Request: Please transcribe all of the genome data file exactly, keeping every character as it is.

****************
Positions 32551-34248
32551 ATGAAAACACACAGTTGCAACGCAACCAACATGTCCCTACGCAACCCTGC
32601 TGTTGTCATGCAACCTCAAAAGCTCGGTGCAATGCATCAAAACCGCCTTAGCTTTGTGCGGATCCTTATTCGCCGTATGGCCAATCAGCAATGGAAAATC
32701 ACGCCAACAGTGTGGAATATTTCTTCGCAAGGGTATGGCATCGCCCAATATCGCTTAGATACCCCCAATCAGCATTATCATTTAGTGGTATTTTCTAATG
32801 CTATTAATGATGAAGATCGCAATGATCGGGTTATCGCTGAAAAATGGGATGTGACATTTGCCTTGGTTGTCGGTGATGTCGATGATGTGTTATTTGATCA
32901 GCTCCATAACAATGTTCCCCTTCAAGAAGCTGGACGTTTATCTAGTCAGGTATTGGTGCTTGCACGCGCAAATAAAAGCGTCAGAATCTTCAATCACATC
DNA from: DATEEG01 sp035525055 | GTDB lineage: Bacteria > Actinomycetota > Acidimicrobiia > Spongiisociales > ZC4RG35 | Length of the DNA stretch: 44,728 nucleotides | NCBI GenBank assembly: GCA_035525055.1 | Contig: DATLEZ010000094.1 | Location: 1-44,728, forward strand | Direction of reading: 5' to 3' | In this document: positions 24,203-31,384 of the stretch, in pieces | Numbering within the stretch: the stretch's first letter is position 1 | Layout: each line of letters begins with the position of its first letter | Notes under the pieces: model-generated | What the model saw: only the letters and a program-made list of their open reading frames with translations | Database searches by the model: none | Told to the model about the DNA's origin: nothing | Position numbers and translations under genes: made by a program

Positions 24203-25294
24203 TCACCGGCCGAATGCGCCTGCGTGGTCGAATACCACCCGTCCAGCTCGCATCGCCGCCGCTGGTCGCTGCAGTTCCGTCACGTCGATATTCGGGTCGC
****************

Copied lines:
Positions 32551-34248
32551 ATGAAAACACACAGTTGCAACGCAACCAACATGTCCCTACGCAACCCTGC
32601 TGTTGTCATGCAACCTCAAAAGCTCGGTGCAATGCATCAAAACCGCCTTAGCTTTGTGCGGATCCTTATTCGCCGTATGGCCAATCAGCAATGGAAAATC
32701 ACGCCAACAGTGTGGAATATTTCTTCGCAAGGGTATGGCATCGCCCAATATCGCTTAGATACCCCCAATCAGCATTATCATTTAGTGGTATTTTCTAATG
32801 CTATTAATGATGAAGATCGCAATGATCGGGTTATCGCTGAAAAATGGGATGTGACATTTGCCTTGGTTGTCGGTGATGTCGATGATGTGTTATTTGATCA
32901 GCTCCATAACAATGTTCCCCTTCAAGAAGCTGGACGTTTATCTAGTCAGGTATTGGTGCTTGCACGCGCAAATAAAAGCGTCAGAATCTTCAATCACATC
DNA from: DATEEG01 sp035525055 | GTDB lineage: Bacteria > Actinomycetota > Acidimicrobiia > Spongiisociales > ZC4RG35 | Length of the DNA stretch: 44,728 nucleotides | NCBI GenBank assembly: GCA_035525055.1 | Contig: DATLEZ010000094.1 | Location: 1-44,728, forward strand | Direction of reading: 5' to 3' | In this document: positions 24,203-31,384 of the stretch, in pieces | Numbering within the stretch: the stretch's first letter is position 1 | Layout: each line of letters begins with the position of its first letter | Notes under the pieces: model-generated | What the model saw: only the letters and a program-made list of their open reading frames with translations | Database searches by the model: none | Told to the model about the DNA's origin: nothing | Position numbers and translations under genes: made by a program

Positions 24203-25294
24203 TCACCGGCCGAATGCGCCTGCGTGGTCGAATACCACCCGTCCAGCTCGCATCGCCGCCGCTGGTCGCTGCAGTTCCGTCACGTCGATATTCGGGTCGC